‘We think back through our mothers, if we are women’, Woolf famously said. If Woolf has a literary mother it must surely be Jane Austen. The recurrent references to Austen throughout Woolf's critical writing express a fascination with and admiration for her artistic achievements. In the essay devoted to Austen in The Common Reader, Woolf's language constitutes Austen's writerly effect in terms that seem almost identical to her own aesthetic. From out of the stream of the commonplace in Austen's narrative, Woolf claims, a moment is suddenly full of meaning, ‘It fills itself; it shines; it glows; it hangs before us, deep, trembling, serene for a second’ (Essays, 4.152). Had Austen not died young, Woolf suggests, her art would have continued to develop. She seems to draw Austen into a continuity with modernism, predicting she would have ‘devised a method […] for conveying not only what people say, but what they leave unsaid […] She would have been the forerunner of Henry James and of Proust’ (Essays, 4.155). Persuasion marks the beginning of a shift in Austen's sensibility, Woolf claims, ‘the observation is less of facts and more of feelings’ (Essays, 4.152–3). Yet despite the apparent dichotomy here between facts and feelings, what Woolf most pervasively shares with Austen is an aesthetic of worldly realism and an antipathy to idealist modes of thought. As against a world ordered vertically and hierarchically, Woolf, like Austen, perceives self, social world, the world of things and the physical universe as a horizontal, material continuum.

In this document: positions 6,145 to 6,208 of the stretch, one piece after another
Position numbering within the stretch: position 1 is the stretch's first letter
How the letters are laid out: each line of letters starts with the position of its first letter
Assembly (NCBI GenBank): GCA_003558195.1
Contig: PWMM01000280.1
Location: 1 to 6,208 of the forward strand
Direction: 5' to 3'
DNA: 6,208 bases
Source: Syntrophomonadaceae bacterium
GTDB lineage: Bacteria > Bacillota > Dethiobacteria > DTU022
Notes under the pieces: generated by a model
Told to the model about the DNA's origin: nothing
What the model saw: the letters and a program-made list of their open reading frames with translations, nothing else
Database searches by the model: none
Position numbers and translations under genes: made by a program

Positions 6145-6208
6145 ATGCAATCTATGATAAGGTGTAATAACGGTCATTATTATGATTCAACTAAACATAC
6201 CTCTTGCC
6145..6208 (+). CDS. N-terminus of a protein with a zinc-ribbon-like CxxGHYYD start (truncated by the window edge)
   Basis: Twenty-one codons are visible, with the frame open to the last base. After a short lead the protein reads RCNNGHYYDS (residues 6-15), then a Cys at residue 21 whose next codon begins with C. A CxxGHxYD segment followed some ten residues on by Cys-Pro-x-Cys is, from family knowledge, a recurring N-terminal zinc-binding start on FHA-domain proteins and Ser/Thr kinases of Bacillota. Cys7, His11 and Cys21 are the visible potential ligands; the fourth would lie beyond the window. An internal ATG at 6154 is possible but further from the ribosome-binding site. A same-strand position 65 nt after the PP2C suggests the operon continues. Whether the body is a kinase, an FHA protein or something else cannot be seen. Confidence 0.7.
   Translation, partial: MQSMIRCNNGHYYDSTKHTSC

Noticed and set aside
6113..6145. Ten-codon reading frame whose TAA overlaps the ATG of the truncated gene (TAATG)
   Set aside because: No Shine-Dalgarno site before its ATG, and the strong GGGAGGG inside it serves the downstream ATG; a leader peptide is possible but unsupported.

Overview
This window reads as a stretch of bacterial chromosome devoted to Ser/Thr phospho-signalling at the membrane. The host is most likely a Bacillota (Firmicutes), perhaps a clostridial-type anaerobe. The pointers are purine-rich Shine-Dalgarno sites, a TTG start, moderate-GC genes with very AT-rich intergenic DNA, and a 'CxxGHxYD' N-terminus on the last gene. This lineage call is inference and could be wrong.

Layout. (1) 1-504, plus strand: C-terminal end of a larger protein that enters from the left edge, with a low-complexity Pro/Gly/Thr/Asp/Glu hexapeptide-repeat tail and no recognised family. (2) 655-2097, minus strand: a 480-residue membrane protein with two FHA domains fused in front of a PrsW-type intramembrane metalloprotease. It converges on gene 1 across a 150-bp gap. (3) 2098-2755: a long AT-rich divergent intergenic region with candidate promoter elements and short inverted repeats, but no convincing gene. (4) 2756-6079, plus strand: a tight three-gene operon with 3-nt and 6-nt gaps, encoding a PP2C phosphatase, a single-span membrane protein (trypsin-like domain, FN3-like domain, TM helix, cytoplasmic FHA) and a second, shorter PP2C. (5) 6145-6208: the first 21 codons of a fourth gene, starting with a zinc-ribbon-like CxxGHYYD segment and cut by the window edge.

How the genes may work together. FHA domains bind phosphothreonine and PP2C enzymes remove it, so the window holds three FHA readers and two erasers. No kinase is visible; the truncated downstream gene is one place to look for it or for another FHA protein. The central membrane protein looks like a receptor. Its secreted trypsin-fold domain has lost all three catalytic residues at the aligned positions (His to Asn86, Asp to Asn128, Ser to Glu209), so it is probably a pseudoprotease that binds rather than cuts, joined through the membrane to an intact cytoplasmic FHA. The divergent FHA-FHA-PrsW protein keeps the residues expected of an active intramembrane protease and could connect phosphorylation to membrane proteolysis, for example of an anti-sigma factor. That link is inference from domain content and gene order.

Nevertheless, the emphasis upon subjective interiority rather than facts would certainly have seemed, to many of Woolf's first readers, wholly applicable to Woolf's own art. Early criticism of Woolf's novels interpreted them within an idealist perspective as privileging inner states of mind rather than an object world. According to idealist inflected readings, Austen was held to deal with universal and timeless moral values, albeit in a limited domestic sphere, whereas Woolf was read, yet more negatively, as a writer only concerned with a nebulous and class-privileged inner life. Again, as with Austen, Woolf's own family helped seal the negative image. In his biography, her nephew, Quentin Bell, wrote, ‘Her gift was the pursuit of shadows, for the ghostly whispers of the mind and for Pythian incomprehensibility.’